Mold is a fungus that can get into your body and grow. In some people, mold causes an allergic reaction, while in others it does not. For this reason, there is no one uniform set of symptoms indicating exposure to mold. Mold enters your body through your eyes, nose and mouth and affects your lungs, brain, skin and many other areas of the body 2. The severity of symptoms depends on the length of exposure, the quantity of mold and the severity of the allergic reaction 2. If you believe you have been exposed to mold, you should have your doctor run lab tests to check for mold in your body.
If you are experiencing serious medical symptoms, seek emergency treatment immediately.
You might have a relative that you visit occasionally who has mold in her house, or maybe you just started a new job and notice you get a runny nose every time you go into the office 2. Early symptoms of mold exposure such as these tend to be mild. This may be because there are low levels of mold or because you have not been exposed to it for very long. Symptoms at this stage tend toward hay fever-like symptoms such as sneezing, watery eyes and headache. You may notice that your skin and eyes are itchy and irritated.
- You might have a relative that you visit occasionally who has mold in her house, or maybe you just started a new job and notice you get a runny nose every time you go into the office 2.
- You may notice that your skin and eyes are itchy and irritated.
Physical Symptoms of Mold Illness
When you are exposed to mold over a longer period of time, symptoms may become more serious. For some this may mean a matter of months; for others, it may take years to develop these types of symptoms. These are often respiratory problems like asthma, chronic bronchitis and sinus infections. Mold also affects your cognitive processes, causing short-term memory loss and neurological disorders. You may feel extreme fatigue, run a low-grade fever, and experience swollen glands along with muscle and joint aches.
- When you are exposed to mold over a longer period of time, symptoms may become more serious.
- Mold also affects your cognitive processes, causing short-term memory loss and neurological disorders.
Those who face mold exposure in high levels over a long period of time often see extreme symptoms as a result. Severe symptoms would most likely be present in a person who lived in a house or apartment infested with mold for several years. Often, the only way to get rid of mold is to completely replace contaminated drywall, insulation and ceilings 2. This is costly, so many landlords are hesitant to do it; homeowners may find their insurance reluctant to pay claims on these much-needed repairs. As a result may, people end up living in and breathing high levels of mold and eventually incur severe symptoms such as blindness, brain damage, long-term memory loss and cancer.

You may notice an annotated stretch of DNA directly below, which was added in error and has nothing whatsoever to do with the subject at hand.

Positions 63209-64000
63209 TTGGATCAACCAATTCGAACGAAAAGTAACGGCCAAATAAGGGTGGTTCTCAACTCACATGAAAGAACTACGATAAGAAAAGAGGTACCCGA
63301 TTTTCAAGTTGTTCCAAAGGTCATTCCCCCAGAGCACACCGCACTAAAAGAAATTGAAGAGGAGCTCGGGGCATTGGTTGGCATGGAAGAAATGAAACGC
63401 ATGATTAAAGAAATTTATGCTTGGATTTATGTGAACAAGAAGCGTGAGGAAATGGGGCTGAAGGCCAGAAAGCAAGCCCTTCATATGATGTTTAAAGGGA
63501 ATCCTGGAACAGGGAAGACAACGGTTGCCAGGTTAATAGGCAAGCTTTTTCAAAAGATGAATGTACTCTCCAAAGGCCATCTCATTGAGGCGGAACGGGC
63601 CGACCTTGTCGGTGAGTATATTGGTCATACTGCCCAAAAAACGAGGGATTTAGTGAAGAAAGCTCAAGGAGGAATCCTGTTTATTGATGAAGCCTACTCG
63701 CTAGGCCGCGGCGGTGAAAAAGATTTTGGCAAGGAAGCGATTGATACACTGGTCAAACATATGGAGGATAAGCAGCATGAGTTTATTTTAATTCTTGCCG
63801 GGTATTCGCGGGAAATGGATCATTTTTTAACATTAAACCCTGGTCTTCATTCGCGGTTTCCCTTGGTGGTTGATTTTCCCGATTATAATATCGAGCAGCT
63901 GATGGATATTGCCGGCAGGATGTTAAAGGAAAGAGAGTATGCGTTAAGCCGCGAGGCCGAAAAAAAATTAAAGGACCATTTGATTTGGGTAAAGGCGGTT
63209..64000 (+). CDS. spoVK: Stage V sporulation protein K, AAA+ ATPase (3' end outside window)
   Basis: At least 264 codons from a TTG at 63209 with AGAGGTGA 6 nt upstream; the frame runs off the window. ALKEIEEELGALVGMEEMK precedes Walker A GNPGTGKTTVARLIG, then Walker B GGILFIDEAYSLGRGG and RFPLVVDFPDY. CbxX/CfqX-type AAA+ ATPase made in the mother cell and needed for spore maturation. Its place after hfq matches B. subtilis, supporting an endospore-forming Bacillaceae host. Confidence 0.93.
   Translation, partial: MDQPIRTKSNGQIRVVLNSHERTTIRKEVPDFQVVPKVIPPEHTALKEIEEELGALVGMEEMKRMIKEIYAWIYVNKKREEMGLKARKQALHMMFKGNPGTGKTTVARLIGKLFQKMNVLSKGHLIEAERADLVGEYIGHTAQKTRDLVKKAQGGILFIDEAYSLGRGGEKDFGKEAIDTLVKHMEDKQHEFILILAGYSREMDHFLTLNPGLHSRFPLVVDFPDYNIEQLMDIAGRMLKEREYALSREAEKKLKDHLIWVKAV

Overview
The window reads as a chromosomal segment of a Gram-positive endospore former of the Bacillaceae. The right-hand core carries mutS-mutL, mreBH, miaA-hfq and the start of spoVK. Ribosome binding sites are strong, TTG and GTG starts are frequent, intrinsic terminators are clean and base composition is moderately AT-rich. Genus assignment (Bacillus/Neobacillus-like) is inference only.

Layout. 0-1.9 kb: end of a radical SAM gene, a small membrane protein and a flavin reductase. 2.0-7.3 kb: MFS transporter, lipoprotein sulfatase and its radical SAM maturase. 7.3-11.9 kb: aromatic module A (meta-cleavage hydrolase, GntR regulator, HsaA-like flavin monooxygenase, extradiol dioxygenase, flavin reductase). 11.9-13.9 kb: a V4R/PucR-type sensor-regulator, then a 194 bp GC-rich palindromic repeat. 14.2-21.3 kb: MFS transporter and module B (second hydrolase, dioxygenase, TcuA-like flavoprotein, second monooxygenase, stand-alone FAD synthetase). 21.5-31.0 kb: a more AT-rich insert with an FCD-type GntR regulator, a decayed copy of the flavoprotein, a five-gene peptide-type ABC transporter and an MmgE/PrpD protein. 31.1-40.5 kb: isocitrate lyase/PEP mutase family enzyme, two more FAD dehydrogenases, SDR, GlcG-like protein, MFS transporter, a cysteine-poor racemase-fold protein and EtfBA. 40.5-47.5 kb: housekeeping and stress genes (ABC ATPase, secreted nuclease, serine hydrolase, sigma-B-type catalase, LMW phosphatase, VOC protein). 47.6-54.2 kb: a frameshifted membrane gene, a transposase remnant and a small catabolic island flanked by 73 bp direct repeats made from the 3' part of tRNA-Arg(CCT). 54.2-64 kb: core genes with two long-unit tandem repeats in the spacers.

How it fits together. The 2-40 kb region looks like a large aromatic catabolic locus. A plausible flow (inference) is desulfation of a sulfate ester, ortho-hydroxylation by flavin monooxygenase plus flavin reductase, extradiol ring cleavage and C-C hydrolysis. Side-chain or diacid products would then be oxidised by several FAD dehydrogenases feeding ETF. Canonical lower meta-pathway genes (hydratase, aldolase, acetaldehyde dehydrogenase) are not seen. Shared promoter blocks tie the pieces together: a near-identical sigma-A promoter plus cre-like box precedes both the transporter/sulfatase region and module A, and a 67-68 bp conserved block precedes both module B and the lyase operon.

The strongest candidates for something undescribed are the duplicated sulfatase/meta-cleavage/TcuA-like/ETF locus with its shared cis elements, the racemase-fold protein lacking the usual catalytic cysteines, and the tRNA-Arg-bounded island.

- Those who face mold exposure in high levels over a long period of time often see extreme symptoms as a result.
Physical Symptoms of Mold Illness
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HIV & Stomach Symptoms
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Side Effects of Mold Inhalation
- BioSign Laboratory Corporation: Testing for Mold Sickness in the Human Body
- Mold Sickness: The Truth
- Amirhosein Ghaffarianhoseini, Husam AlWaer, Hossein Omrany, Ali Ghaffarianhoseini, Chaham Alalouch, Derek Clements-Croome & John Tookey (2018) Sick building syndrome: are we doing enough?. Architectural Science Review,61:3, 99-121.
- American College of Allergy, Asthma & Immunology. Mold Allergy. Reviewed April 23, 2018.
- Centers for Disease Control and Prevention. Fungal Diseases. Reviewed May 6, 2019.
- Centers for Disease Control and Prevention. Mold. Basic Facts. Reviewed December 20, 2017
- Asthma and Allergy Foundation of America. Mold Allergy. Reviewed October 2015.
- Centers for Disease Control and Prevention. Molds in the Environment. Rreviewed December 20, 2017.
- Asthma and Allergy Foundation of America, Mold Allergy
- Centers for Disease Control and Prevention (CDC), Mold, Basic Facts
- Rudert A, Portnoy J.Mold allergy: is it real and what do we do about it?Expert Rev Clin Immunol. 2017 Aug;13(8):823-835. doi: 10.1080/1744666X.2017.1324298. Epub 2017 May 17.
Heather Mckinney has been writing for over 23 years. She has a published piece in the University Archives detailing the history of an independently owned student newspaper. Mckinney holds a Bachelor of Arts in history from University of Texas at San Antonio.